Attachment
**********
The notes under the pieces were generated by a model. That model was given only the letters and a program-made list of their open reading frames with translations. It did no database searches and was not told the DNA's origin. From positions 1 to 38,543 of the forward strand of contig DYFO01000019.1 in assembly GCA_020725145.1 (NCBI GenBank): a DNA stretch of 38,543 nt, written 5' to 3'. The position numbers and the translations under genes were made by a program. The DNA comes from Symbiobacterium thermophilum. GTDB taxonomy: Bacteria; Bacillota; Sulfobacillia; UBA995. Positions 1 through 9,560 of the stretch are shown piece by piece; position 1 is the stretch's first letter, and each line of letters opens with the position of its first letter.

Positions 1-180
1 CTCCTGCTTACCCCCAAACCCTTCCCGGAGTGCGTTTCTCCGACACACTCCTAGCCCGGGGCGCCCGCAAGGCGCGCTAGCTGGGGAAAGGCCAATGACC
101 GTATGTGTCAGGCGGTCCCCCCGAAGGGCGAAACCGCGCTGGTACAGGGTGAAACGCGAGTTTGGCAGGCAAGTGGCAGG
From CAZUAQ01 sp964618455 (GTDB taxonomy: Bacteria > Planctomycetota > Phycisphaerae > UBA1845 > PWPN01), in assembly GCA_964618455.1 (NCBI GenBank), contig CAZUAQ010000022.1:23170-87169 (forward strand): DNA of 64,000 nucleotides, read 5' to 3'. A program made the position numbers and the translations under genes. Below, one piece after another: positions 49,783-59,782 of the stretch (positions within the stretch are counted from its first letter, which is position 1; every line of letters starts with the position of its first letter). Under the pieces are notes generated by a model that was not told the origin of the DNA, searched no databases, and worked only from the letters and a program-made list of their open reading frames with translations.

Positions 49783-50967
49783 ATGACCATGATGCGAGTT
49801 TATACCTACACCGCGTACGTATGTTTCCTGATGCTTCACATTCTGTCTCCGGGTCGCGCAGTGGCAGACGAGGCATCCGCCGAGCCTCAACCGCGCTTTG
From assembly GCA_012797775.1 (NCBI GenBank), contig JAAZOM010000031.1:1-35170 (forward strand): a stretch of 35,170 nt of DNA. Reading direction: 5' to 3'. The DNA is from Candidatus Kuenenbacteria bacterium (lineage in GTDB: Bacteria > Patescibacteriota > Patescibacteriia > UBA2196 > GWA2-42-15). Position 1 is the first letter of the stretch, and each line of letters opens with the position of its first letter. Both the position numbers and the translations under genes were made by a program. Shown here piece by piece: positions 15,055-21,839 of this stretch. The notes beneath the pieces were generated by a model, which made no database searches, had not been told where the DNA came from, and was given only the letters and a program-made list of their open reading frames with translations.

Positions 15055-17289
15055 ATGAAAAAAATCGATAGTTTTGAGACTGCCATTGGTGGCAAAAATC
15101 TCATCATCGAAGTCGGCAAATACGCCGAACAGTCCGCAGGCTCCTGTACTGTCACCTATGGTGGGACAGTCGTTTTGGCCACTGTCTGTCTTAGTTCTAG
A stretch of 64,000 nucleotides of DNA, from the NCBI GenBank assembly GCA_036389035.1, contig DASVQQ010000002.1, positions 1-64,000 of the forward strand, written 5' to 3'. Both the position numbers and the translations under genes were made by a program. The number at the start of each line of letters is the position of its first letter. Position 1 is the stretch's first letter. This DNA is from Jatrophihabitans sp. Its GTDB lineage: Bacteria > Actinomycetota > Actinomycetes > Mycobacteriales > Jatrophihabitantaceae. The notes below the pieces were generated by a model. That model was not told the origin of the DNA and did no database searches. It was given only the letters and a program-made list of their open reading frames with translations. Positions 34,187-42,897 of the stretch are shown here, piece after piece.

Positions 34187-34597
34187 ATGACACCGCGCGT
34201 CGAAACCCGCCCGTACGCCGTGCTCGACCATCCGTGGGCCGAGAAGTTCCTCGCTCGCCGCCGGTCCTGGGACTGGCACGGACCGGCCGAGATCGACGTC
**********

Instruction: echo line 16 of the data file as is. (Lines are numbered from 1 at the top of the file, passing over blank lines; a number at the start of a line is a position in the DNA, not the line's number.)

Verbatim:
34201 CGAAACCCGCCCGTACGCCGTGCTCGACCATCCGTGGGCCGAGAAGTTCCTCGCTCGCCGCCGGTCCTGGGACTGGCACGGACCGGCCGAGATCGACGTC